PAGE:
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How to break out of the pentatonic box with your solos

Eric Johnson
(Image credit: Scott Legato/Getty Images)

It would be misleading to deny how useful the five pentatonic shapes are when mentally mapping out the fretboard. However, as with any shape or scale, there is a risk of feeling ‘boxed’ into a safe zone, both in terms of melody and the physical patterns we come to habitually play. 

When we’ve played the same licks to the point of overfamiliarity (even though they most likely still sound great to others), it can be a good idea to take back the initiative and break some habits.

There are various ways we can approach this: adding in chord tones, extra notes from the major or minor scales, or referencing the CAGED chord/arpeggios that lurk within the pentatonic boxes. 

The option I’m predominantly taking in this solo is replacing the pentatonic ‘box’ approach with lots of linear movement up and down the fretboard, facilitated by long and short slides. To be clear, the solo does actually not deviate much from the pentatonic at all in terms of note content – it just uses more linear patterns along the strings. 

This ‘horizontal’ approach leads you to think of phrasing and technique in a very different way. There are still some string bends, but with the legato feel coming from the slides, I felt less compelled to rely on bends as automatically as I would playing within the more constricted pentatonic ‘box’ shapes.

Though I’ve made occasional use of the whammy bar, this isn’t essential. I’ve gone with a hybrid approach on the picking hand, using fingers more often than a pick, but the reason for this is more to do with stepping outside my own personal habits than any necessity – though it is certainly handy for playing the doublestop phrases clearly. Hope you enjoy and see you next time!

Example 1

(Image credit: Future)

Starting with a fairly conventional blues lick, most of the melodic/pentatonic content is happening on the second string. 

It’s pretty easy to spot shapes 1 and 2 of the E minor pentatonic here, but the shapes become less obvious in bar 2 where some more overt sliding action happens. 

We shift rapidly between shapes 1, 2, 3 then 4 where the final bend occurs. Definitely ‘outside the box’ in terms of phrasing, but they are still a useful reference.

Example 2

(Image credit: Future)

Slightly more static here but still avoiding conventional ‘shape’-based playing overall. This is enhanced by using slides to achieve a legato effect instead of string bends. 

I’m making use of the third string to play a descending line at the end of the phrase, bringing the whammy bar into play for a not particularly subtle dive when I reach the lowest-/open-string note. 

On a fixed-bridge guitar, I would probably put some other kind of slide (up or down) here to finish off the phrase.

Example 3

(Image credit: Future)

I’m clearly warming to the subject here, using slides up and down the fourth, then up the third and second strings to construct a line leading to the higher register, before lingering on the second string for a more melodic end to the phrase.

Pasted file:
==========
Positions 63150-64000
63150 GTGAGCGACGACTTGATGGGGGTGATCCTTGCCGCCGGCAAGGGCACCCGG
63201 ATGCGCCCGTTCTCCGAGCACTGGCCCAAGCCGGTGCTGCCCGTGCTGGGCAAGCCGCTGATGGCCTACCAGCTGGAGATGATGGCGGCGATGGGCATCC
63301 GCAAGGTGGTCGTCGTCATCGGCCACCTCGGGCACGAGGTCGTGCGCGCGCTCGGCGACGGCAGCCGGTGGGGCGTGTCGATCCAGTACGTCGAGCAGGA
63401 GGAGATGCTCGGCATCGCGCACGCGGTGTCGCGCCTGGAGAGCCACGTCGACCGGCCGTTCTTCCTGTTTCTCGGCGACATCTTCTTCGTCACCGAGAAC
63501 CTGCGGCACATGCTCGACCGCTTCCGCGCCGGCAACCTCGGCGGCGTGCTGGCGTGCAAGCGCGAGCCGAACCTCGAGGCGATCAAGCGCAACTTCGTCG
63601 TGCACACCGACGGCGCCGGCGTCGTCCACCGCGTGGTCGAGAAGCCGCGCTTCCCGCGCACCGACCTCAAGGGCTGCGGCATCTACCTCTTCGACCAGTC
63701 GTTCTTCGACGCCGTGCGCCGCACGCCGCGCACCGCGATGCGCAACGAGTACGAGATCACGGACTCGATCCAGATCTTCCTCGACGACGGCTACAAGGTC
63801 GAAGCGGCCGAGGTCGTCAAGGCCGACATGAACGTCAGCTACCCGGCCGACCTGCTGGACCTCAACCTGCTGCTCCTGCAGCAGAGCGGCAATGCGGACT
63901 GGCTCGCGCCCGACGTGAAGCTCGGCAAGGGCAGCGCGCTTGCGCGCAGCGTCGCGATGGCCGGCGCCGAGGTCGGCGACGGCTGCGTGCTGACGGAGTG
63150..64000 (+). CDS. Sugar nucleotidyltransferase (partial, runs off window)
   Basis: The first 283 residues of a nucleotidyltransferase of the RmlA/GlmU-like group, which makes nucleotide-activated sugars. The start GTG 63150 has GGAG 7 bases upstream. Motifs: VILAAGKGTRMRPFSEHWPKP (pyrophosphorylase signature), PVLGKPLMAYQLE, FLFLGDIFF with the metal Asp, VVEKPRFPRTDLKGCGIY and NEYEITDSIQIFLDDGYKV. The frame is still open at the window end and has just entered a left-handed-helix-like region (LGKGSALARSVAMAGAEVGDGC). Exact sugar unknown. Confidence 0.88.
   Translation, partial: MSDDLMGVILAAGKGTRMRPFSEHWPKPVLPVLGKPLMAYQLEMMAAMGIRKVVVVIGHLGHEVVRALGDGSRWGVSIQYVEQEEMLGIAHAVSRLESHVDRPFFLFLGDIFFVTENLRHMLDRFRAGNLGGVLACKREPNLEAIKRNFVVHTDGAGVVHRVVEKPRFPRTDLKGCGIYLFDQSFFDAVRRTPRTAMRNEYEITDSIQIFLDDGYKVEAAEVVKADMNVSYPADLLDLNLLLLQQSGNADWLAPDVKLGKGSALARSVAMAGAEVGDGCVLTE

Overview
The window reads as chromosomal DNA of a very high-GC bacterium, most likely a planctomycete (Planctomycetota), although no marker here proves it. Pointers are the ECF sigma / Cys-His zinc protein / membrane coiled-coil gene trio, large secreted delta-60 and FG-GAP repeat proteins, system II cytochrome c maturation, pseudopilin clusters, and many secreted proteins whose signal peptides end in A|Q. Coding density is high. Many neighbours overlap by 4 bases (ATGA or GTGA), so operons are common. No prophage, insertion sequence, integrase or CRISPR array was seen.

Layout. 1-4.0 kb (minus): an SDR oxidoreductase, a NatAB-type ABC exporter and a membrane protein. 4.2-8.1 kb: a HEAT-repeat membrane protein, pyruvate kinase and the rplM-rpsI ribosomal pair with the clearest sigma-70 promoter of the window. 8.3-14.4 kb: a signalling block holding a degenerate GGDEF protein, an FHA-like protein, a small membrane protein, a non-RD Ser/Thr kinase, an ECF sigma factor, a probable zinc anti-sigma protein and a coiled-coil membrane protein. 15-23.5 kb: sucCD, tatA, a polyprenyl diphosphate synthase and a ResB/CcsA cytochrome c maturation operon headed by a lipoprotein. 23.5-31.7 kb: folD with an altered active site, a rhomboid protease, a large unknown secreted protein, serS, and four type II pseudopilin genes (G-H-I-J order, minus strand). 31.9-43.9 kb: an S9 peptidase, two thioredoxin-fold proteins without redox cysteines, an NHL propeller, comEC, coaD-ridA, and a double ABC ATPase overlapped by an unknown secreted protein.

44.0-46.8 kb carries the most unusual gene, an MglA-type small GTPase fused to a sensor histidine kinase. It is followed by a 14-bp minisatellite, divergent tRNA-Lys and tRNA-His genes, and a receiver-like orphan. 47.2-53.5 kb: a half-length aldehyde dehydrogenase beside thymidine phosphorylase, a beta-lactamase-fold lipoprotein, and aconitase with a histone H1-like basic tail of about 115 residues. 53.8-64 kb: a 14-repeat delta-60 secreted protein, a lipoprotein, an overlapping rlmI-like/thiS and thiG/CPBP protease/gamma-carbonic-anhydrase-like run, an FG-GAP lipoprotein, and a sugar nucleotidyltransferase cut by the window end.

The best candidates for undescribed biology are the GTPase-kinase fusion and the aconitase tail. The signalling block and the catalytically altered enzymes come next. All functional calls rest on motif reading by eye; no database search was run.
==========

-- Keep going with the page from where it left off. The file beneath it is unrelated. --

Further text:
This mirrors what I might have gone for by using a string bend in more conventional playing, but, as you can see, the same notes can be delivered very differently!

Example 4

(Image credit: Future)

This final phrase brings in some doublestops, which amount to playing two notes of the pentatonic scale at once. 

Again, string bends are avoided as they can make changing positions quickly more difficult – and, as I said earlier, the slides take a bigger role in creating a slinky, legato feel here. This kind of horizontal approach to scales and/or shapes is often employed by jazz players, who generally use heavier, less compliant strings!

Hear it here

Eric Johnson– Venus Isle

Eric has always managed to put his own unique stamp on the pentatonic by using slides and unusual groupings of notes. 

This album is full of stunning playing, though the most obvious example is When The Sun Meets The Sky, which features a number of beautifully melodic linear solos. 

Elsewhere, be sure to check out the outro of All About You. And for a deep dive into just how far Eric can take this approach, also have a listen to Camel’s Night Out.

Buck & Evans – Write a Better Day

A rising star in the guitar world, Chris Buck creates characterful bluesy parts and solos without ever seeming to be ‘stuck’ in a pentatonic box. 

His contributions to Common Ground, Ain’t No Moonlight and Going Home are all clear examples of what can be achieved by taking a linear approach along the strings. Still plenty of soulful bends, but these are another tool in the box rather than the default when creating smooth legato phrases.

Wes Montgomery & Wynton Kelly Trio – Smokin’ At The Half Note

As well as catering to the atmosphere of a jazz club in the mid-60s, this album showcases Wes Montgomery’s unusual style, blending linear phrases – often using octaves – with amazing bursts of fluency. 

Note how he creates a legato feel without a single string-bend on tracks No Blues, What’s New and The Surrey With The Fringe On Top. A stylistic shift from the other two albums I’ve cited, but many techniques in common!

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As well as a longtime contributor to Guitarist and Guitar Techniques, Richard is Tony Hadley’s longstanding guitarist, and has worked with everyone from Roger Daltrey to Ronan Keating.